On the isolating but beautifully colourful reality of doing something you love: an open letter to everyone I've lost this summer
I recently realised that adulthood is isolating. Your 20s are lonely. Working in the creative industry gives you an unpredictable schedule and touring is the single act of constantly distancing yourself from those you’re closest to whilst simultaneously trying to connect with a large amount of people you barely know.
The lifestyle doesn’t scare me or drain me. You might take one look at my life and think I’m getting nowhere, that I’m wasted potential, but my life is beautiful to me. I’m never bored and because of that I’m peaceful. I will look back at these days and remember them for all their chaos and colour. The vibrant moments where you’re out of breath and your back hurts so much and the late nights being rocked to sleep in the back of a van after the longest day of your life.
I’m not afraid of hard work, I’m afraid of empty work. Yes I’m still afraid. Thoughts of earning enough money to live independently turn over in my head every day. I’m not lazy and most of all I’m not stupid. I want my life to be filled with desperate struggles and long nights and scraped knees. My job takes me overseas and to meeting brilliant people. You learn to appreciate the little things. Have you ever laid down on a bed for the first time in 5 days after sleeping on floors and couches and cried from happiness? That’s peaceful for me. I’m not reckless. I’m not ignorant. I’ve earned the right to live independently and live differently.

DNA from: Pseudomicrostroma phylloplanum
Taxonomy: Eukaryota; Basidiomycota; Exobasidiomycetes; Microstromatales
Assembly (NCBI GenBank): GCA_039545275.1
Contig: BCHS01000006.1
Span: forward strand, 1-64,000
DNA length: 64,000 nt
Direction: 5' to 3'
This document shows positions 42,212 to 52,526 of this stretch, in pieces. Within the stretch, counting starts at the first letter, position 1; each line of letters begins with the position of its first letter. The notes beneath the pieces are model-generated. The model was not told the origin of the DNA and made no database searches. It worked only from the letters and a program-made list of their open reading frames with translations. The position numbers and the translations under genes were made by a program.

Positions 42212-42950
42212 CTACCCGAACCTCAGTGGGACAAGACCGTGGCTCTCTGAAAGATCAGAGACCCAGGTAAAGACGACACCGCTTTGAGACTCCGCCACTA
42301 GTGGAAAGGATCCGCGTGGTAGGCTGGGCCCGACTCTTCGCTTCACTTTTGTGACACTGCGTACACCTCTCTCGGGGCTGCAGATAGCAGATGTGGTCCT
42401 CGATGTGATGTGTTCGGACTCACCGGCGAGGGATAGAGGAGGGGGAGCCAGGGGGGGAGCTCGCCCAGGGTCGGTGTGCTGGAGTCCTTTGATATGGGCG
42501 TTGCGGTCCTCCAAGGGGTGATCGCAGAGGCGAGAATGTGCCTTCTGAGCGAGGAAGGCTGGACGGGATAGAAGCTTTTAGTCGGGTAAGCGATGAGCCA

It’s hard for me too
The price I pay for doing something I love is being lonely. I’m not present to others, despite being the most present to myself that I’ve ever been. Finding balance is like tiptoeing along a wire and that wire is moving constantly.
I’m afraid of two things - losing the relationships that mean the most to me and falling out of love with my life. Both are a fear of loss. The more I work and travel, the more I’m isolated from those people that mean the most to me. At the same time, those you tour with become your family and I’m grateful for that. This summer has just been a period of adjusting and becoming okay with unpredictability and learning to find comfort in the chaos.
I won’t stop, and I don’t need to be liberated
I will unashamedly give myself up to this driving force inside me that is somehow giving me some semblance of purpose in this life. I do this for no other reason than I am absolutely in love with it, with the parts that are beautiful but also the moments where my feet are sore and my back hurts and my head hasn’t stopped pounding for days. Don’t try to liberate me, because I’ve already done that for myself. I love waking up in new cities, I love watching hundreds of miles of trees blur past the van window, and I love the feeling of becoming comfortable with situations that I know would have made me uncomfortable in the past.
I’m sorry that things might feel like they’ve changed. I’m not as present, but I still think about you and I still care about you. If you’re not there when I’m back around and in reality, I understand. I’ll be here for you always when I can.